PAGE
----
Summary of Key Project Manager Actions and Results

Summary of Key Project Manager Actions and Results
By Michael Greer

The 20 Key Project Manager Actions are organized according to their support of the Five Essential Project Management Processes: initiating, planning, executing, controlling, and closing.

Initiating
1. Demonstrate Project Need and Feasibility A document confirming that there is a need for the project deliverables and describing, in broad terms: the deliverables, means of creating the deliverables, costs of creating and implementing the deliverables, benefits to be obtained by implementing the deliverables.
2. Obtain Project Authorization
  • A “go/no go” decision is made by the sponsor.
  • A project manager is assigned.
  • A “project charter” is created which:
    • Formally recognizes the project
    • Is issued by a manager external to the project and at a high enough organizational level so that he or she can meet project needs
    • Authorizes the project manager to apply resources to project activities
3. Obtain Authorization for the Phase
  • A “go/no go” decision is made by the sponsor which authorizes the project manager to apply organizational resources to the activities of a particular phase
  • Written approval of the phase is created which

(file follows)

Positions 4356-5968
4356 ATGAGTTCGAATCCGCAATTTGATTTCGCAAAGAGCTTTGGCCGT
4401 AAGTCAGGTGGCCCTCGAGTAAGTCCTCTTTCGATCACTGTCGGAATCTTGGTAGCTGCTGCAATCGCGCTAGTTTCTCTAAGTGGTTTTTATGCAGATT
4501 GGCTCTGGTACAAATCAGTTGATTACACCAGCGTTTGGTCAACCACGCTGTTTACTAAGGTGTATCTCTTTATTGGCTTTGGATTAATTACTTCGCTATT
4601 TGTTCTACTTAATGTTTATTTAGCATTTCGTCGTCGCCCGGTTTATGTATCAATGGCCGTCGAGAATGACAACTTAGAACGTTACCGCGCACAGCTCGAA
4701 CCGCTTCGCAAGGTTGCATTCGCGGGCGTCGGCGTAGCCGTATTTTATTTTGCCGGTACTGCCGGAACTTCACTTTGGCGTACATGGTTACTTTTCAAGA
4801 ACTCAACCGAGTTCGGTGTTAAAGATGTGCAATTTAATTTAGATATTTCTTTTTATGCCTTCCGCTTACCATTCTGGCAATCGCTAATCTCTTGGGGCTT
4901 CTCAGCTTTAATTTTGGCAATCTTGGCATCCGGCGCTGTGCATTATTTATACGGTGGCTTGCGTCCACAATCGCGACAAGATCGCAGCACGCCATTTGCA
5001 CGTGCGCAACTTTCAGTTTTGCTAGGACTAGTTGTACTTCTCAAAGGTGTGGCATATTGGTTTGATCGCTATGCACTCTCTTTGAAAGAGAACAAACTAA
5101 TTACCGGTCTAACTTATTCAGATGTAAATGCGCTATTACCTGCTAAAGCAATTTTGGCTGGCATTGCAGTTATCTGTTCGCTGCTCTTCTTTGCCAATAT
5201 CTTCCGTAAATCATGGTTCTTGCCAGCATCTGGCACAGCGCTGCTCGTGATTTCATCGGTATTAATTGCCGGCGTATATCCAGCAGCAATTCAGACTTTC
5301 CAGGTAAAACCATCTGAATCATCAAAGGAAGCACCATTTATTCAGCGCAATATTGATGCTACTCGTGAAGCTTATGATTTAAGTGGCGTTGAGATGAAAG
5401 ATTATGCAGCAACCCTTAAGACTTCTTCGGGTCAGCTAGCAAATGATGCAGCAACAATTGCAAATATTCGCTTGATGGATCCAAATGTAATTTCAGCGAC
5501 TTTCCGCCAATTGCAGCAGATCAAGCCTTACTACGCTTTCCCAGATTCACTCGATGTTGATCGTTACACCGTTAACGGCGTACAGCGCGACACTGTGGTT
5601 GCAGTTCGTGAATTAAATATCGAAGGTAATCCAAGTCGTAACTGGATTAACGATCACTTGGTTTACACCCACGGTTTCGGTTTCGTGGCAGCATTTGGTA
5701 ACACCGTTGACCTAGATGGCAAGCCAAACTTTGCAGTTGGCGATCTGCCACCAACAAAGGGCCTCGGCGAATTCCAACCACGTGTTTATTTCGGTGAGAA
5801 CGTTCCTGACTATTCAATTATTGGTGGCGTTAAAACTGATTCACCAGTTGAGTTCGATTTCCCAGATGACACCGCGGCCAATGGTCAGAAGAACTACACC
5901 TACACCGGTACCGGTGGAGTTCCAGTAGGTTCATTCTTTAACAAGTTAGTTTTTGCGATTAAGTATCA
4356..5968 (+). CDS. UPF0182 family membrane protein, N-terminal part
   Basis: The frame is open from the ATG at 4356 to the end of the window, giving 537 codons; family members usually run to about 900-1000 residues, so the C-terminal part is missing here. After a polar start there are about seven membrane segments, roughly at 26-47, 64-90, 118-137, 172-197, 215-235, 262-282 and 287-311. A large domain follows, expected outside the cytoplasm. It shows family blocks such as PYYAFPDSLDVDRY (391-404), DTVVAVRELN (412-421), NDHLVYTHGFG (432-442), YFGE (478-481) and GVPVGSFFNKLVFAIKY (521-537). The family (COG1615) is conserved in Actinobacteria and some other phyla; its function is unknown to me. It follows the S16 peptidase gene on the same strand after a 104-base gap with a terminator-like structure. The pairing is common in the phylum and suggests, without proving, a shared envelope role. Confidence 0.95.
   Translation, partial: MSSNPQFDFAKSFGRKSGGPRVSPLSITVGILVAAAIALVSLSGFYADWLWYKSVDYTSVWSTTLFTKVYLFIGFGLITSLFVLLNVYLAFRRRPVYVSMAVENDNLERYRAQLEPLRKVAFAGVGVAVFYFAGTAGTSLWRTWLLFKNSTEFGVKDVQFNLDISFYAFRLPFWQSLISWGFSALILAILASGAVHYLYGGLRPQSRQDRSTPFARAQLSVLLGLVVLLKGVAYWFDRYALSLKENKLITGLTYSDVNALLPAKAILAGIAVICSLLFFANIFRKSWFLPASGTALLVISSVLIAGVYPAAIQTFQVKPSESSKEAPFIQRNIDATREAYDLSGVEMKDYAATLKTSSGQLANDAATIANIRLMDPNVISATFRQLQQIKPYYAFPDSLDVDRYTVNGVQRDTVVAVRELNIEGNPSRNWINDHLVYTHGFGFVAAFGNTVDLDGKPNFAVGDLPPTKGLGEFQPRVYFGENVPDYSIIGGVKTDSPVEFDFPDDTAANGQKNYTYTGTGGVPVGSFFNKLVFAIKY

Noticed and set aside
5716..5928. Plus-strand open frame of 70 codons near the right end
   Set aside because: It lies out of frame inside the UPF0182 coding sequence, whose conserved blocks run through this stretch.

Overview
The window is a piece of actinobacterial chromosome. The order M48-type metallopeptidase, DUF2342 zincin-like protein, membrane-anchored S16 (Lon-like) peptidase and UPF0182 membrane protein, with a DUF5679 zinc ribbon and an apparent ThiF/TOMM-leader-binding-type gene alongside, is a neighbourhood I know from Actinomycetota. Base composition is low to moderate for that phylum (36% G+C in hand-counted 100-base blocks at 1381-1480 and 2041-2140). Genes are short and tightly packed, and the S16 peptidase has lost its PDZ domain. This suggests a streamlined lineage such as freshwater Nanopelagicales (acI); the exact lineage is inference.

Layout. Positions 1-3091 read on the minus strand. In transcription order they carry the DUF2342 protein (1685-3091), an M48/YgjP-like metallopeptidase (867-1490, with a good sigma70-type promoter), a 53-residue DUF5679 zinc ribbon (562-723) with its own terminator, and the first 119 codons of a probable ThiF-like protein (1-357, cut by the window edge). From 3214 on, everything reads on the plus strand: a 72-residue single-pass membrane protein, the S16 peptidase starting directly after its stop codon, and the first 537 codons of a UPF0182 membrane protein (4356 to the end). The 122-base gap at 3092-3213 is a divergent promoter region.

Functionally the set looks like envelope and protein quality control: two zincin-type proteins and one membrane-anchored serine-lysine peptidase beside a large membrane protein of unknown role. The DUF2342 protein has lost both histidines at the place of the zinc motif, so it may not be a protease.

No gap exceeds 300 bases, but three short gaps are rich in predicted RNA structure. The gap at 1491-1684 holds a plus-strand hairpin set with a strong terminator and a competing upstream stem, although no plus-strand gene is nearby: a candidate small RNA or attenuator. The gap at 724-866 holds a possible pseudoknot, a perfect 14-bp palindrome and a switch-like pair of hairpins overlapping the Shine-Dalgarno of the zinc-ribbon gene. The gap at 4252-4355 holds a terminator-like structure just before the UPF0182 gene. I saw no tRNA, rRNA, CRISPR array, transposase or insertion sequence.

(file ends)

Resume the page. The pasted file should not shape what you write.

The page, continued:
• Formally recognizes the existence of the phase
    • Is issued by a manager external to the project and at a high enough organizational level so that he or she can meet project needs
Planning
4.
Read the Complete Article

Seven Attributes of Effective Project Management

Seven Attributes of Effective Project Management
By Andrew Grimes

Delivering web publishing projects requires the careful coordination of a range of skill sets. There are the developers, who focus on technical challenges; the designers, information architects and QA testers, who primarily focus on addressing end-users’ needs; and of course there is the client team, whose prime focus is on business benefits. Meanwhile, the Project Manager’s focus is on the project team itself and how its members can best work together to deliver against all of these interests.

But what does a Project Manager really do?

Project Management Attributes

7 Project Management Attributes

Here are my top seven attributes of effective project management: the things we PMs ought to be doing to keep everything on track …

1. Building Confidence Within The Whole Project Team.

Without confidence, a project can very quickly lose its way. The Project Manager should therefore regularly check the health of ‘project confidence’ by reviewing the following questions:

  • Is there confidence that the project is on track?
Read the Complete Article